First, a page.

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Cardinals edge Red Sox in World Series Game 2: Grades

By Dayn Perry | Baseball Writer

The young guns of the Cardinal bullpen get high marks for Game 2. (USATSI)
The young guns of the Cardinal bullpen get high marks for Game 2. (USATSI)

MORE: | Game 2 boxscore

The Cardinals prevailed over the Red Sox by a score of 4-2 in Game 2 of the World Series. Before the series shifts to St. Louis, let's hand out some report cards for Thursday night's action ...

A+The Cardinals' bullpen, to be specific. Carlos Martinez and Trevor Rosenthal combined for three innings, six strikeouts, one hit and no runs. Combined, 28 of their 35 pitches went for strikes. Martinez worked two high-leverage frames, and Rosenthal whiffed the side in the ninth. At 23, Rosenthal is the oldest of the two.
ADavid Ortiz certainly did his part, what with his clutch, sixth-inning, opposite-field homer and an eighth-inning infield single that brought the potential go-ahead run to the plate. He was the only Boston starter not to leave a runner on base in Game 2.
A-Michael Wacha. It wasn't a flawless night, but facing the Red Sox in Fenway, where they averaged more than 5.0 runs per game in the regular season, Wacha limited the opposition to two runs over six innings of work. He wasn't as crisp as he had been in his prior three postseason starts (four walks in Game 2), but he blanked Boston until the Ortiz home run mentioned above. In a vacuum, it wasn't quite an “A” outing, but considering the competition and considering that Wacha is a 22-year-old rookie, well …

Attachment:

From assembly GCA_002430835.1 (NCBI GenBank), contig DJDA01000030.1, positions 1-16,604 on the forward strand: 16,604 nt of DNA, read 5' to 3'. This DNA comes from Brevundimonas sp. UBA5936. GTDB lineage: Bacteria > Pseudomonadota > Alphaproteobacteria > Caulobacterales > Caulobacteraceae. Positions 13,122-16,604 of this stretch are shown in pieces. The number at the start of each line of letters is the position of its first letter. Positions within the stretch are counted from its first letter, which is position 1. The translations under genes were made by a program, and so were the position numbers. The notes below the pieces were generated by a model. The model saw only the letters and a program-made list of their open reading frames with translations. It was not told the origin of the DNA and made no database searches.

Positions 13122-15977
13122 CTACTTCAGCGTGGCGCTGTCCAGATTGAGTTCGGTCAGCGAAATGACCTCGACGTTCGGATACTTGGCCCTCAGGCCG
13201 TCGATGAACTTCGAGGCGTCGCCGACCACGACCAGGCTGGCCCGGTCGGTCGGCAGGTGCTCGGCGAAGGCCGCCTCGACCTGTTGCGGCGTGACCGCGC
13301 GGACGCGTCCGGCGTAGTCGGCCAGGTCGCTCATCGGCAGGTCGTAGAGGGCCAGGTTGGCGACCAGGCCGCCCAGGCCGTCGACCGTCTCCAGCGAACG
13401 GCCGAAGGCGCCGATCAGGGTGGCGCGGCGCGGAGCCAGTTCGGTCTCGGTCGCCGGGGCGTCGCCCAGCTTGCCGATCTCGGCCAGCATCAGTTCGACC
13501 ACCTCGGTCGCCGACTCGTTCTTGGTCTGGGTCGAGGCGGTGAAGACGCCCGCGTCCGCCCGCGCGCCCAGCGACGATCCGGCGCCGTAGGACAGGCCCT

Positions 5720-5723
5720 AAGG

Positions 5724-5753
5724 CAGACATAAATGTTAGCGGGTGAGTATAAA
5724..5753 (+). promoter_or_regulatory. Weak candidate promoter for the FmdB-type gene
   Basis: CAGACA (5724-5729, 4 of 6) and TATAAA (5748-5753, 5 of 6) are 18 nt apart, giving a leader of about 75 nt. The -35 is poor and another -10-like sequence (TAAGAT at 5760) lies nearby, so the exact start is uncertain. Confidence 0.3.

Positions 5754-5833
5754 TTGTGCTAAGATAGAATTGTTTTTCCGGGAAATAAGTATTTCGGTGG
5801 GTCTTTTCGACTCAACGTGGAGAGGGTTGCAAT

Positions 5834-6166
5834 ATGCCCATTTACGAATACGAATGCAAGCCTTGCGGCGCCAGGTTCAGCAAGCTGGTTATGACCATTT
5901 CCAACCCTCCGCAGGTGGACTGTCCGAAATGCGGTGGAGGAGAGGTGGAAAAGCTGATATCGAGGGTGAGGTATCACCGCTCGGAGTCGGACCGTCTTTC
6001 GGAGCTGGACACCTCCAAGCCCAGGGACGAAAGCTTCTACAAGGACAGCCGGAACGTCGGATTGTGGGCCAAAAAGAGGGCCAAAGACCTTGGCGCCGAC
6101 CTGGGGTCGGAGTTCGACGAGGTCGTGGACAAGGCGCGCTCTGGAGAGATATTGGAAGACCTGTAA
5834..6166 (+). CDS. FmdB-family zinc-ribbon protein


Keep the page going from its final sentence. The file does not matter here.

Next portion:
BJohn Lackey. Only one run scored while he was on the mound, he struck out six, showed excellent command of his curve and spotted 71 of his 95 pitches for strikes. He deserved better than the Boston bullpen and defense gave him after he was lifted with one out in the seventh.
FThe script got flipped on Craig Breslow's watch. After relieving Lackey in the seventh, he permitted a double steal, walked Daniel Descalso despite having the platoon advantage (Descalso drew exactly three walks off lefties in the 2013 regular season), gave up a sac fly, brought home another run on a throwing error, and then gave up a two-out RBI single to Carlos Beltran. By the time he was done, Breslow had helped turn a 2-1 lead into a 4-2 deficit, which would stand.
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